The biological mechanisms between dietary calcium and magnesium intake and migraine were not fully understood but may be related to the following mechanisms. Magnesium may prevent migraine by inhibiting neuronal overexcitation, counteracting vasospasm, and reducing the formation of inflammatory mediators, as well as improving mitochondrial oxidative phosphorylation, serotonin receptor transmission, and the NO system (12–14). Calcium and magnesium, which are involved in the synthesis and release of various neurotransmitters and inflammatory mediators, may work together to help the nervous system function properly and relieve nerve tension (10, 11). Our results support the positive role of magnesium and calcium in migraine, the only difference being that we did not find an effect of magnesium on migraine in men. We speculate that this might be due to significantly higher ionized magnesium levels in the muscles of men than in women (45). Therefore, the effect of dietary magnesium intake on actual magnesium levels may be attenuated in men. Further prospective longitudinal studies and mechanistic studies are needed to elucidate the association between dietary calcium and magnesium intake and migraine.
Our study has several strengths. To our knowledge, this is the first and largest nationally representative sample study to evaluate the association between dietary calcium and magnesium and migraine in US adults. In addition, we assessed the dose-response effects of dietary calcium and magnesium on migraine and provided more practical recommendations. There were some limitations. First, our results may not be appropriate for generalizing the world population since the study participants were all Americans. Second, migraine was not classified according to the International Headache Classification criteria. However, the AMPP study indicated that most patients with severe headache met the classification criteria for migraine, so we believe that the diagnosis of migraine is relatively accurate. In future studies, defining diagnostic criteria for headache will help to better identify people who benefit from dietary calcium and magnesium. Third, although we have controlled for vitamin D supplements, we lack information on dietary vitamin D. Future prospective studies should consider the effect of dietary vitamin D to further investigate the association between calcium and migraine. Finally, our study is a cross-sectional study, which cannot make a causal inference, and further prospective longitudinal studies are needed.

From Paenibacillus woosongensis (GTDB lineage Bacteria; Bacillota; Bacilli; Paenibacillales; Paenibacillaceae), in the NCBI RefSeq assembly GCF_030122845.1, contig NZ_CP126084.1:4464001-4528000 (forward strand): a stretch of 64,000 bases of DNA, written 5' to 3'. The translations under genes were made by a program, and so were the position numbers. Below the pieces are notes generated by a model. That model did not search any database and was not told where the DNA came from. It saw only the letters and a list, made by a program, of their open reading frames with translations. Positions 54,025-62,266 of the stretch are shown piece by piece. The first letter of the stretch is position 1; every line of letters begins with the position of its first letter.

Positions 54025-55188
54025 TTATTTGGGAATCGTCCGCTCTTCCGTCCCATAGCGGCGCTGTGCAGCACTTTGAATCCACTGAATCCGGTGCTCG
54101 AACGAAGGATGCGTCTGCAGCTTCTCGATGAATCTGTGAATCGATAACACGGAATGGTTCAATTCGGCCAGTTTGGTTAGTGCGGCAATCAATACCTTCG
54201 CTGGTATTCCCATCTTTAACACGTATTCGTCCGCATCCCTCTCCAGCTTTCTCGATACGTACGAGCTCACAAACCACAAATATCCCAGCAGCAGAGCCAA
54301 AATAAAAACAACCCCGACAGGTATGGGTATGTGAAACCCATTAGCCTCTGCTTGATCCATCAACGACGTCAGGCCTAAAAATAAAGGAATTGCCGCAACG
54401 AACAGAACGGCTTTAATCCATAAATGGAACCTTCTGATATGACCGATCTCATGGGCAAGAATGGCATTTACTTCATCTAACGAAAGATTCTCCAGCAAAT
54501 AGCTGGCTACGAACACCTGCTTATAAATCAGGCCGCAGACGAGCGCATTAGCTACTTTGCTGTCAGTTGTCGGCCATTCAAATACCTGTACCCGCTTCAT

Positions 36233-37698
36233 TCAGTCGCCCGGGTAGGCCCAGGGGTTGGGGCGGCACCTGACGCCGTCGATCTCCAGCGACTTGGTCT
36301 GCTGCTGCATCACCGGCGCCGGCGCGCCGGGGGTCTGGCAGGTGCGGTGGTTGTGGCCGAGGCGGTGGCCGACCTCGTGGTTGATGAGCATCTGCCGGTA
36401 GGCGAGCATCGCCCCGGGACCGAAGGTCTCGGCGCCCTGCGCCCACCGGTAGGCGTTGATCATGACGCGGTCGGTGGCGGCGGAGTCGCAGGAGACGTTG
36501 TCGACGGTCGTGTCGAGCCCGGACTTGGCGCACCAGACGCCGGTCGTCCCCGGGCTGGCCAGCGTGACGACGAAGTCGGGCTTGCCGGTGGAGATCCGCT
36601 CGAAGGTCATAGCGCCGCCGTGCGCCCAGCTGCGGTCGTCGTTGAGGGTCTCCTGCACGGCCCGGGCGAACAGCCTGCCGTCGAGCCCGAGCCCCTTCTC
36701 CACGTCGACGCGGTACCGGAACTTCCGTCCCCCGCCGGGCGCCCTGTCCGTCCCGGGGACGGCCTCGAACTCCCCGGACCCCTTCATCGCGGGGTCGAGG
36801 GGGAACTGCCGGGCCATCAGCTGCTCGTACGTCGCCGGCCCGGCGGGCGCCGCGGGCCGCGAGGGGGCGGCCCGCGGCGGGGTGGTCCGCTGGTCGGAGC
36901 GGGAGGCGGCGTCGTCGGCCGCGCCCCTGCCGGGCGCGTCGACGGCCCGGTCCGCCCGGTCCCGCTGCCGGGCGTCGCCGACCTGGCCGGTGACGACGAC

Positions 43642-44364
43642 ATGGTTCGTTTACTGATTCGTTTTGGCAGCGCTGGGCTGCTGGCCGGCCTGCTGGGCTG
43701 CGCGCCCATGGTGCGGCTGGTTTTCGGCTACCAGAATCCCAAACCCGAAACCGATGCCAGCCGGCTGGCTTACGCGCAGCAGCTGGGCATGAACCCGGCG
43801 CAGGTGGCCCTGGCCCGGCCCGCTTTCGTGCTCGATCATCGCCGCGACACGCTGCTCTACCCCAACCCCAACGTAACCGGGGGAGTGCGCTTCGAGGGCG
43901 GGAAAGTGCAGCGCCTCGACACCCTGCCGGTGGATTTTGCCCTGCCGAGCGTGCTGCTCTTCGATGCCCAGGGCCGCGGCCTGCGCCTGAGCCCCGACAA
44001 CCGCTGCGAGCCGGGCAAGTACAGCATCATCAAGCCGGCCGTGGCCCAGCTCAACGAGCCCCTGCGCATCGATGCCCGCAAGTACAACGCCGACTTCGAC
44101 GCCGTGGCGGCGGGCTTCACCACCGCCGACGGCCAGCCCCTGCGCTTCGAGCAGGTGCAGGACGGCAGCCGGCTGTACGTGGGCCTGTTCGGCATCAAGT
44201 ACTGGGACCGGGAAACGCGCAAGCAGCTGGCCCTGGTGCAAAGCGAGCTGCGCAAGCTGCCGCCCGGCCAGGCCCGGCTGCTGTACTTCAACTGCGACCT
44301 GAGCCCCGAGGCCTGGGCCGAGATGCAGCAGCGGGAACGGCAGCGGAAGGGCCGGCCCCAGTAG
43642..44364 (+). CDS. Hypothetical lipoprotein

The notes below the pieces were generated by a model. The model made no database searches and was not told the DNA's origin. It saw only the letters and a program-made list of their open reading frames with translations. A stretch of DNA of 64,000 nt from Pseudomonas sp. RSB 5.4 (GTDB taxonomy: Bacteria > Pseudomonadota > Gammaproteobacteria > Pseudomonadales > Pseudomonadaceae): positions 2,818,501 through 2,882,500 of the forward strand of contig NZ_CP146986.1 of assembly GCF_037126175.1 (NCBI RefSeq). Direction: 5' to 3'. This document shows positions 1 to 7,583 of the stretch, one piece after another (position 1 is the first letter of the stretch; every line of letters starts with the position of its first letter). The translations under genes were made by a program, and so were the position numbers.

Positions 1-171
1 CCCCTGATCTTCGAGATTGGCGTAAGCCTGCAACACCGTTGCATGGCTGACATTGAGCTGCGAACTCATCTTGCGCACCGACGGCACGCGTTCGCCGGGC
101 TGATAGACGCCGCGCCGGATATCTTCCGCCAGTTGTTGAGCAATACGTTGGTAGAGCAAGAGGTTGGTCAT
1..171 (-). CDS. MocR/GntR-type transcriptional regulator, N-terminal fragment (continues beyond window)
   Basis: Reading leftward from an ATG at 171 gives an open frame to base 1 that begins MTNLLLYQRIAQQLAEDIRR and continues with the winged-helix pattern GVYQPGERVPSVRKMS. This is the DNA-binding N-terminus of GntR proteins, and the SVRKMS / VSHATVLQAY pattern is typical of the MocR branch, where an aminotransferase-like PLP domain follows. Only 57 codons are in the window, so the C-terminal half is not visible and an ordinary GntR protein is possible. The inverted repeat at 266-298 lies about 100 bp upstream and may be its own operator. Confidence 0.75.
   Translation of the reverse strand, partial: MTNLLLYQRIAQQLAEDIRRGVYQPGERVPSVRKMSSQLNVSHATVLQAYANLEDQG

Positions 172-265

Our study found that high dietary intake of calcium and magnesium, independently or in combination, were inversely associated with migraine in women. For men, high dietary calcium intake was negatively related to migraine. People should pay more attention to dietary calcium and magnesium, which may be an effective way to prevent migraine. Although changing dietary habits requires great motivation, such efforts may be effective and rewarding for migraine.
Data Availability Statement
The datasets presented in this study can be found in online repositories. The names of the repository/repositories and accession number(s) can be found here: http://www.cdc.gov/nchs/nhanes.htm.
The studies involving human participants were reviewed and approved by the National Center for Health Statistics Institutional Review Board. The patients/participants provided their written informed consent to participate in this study.
S-HM, M-XW, L-XK, and Y-SZ contributed to the conception and design of the study. All authors contributed to analysis and interpreted data. S-HM and Y-SZ contributed to drafting the text. All authors contributed to the article and approved the submitted version.
Conflict of Interest
The authors declare that the research was conducted in the absence of any commercial or financial relationships that could be construed as a potential conflict of interest.
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Keywords: migraine, dietary calcium, dietary magnesium, NHANES, cross-sectional study
Citation: Meng S-H, Wang M-X, Kang L-X, Fu J-M, Zhou H-B, Li X, Li X, Li X-T and Zhao Y-S (2021) Dietary Intake of Calcium and Magnesium in Relation to Severe Headache or Migraine. Front. Nutr. 8:653765. doi: 10.3389/fnut.2021.653765
Received: 15 January 2021; Accepted: 15 February 2021;
Published: 05 March 2021.
Edited by:Nafisa M. Jadavji, Midwestern University, United States
Reviewed by:Dongfeng Zhang, Qingdao University, China
Omid Sadeghi, Tehran University of Medical Sciences, Iran
Copyright © 2021 Meng, Wang, Kang, Fu, Zhou, Li, Li, Li and Zhao. This is an open-access article distributed under the terms of the Creative Commons Attribution License (CC BY). The use, distribution or reproduction in other forums is permitted, provided the original author(s) and the copyright owner(s) are credited and that the original publication in this journal is cited, in accordance with accepted academic practice. No use, distribution or reproduction is permitted which does not comply with these terms.
*Correspondence: Ya-Shuang Zhao, firstname.lastname@example.org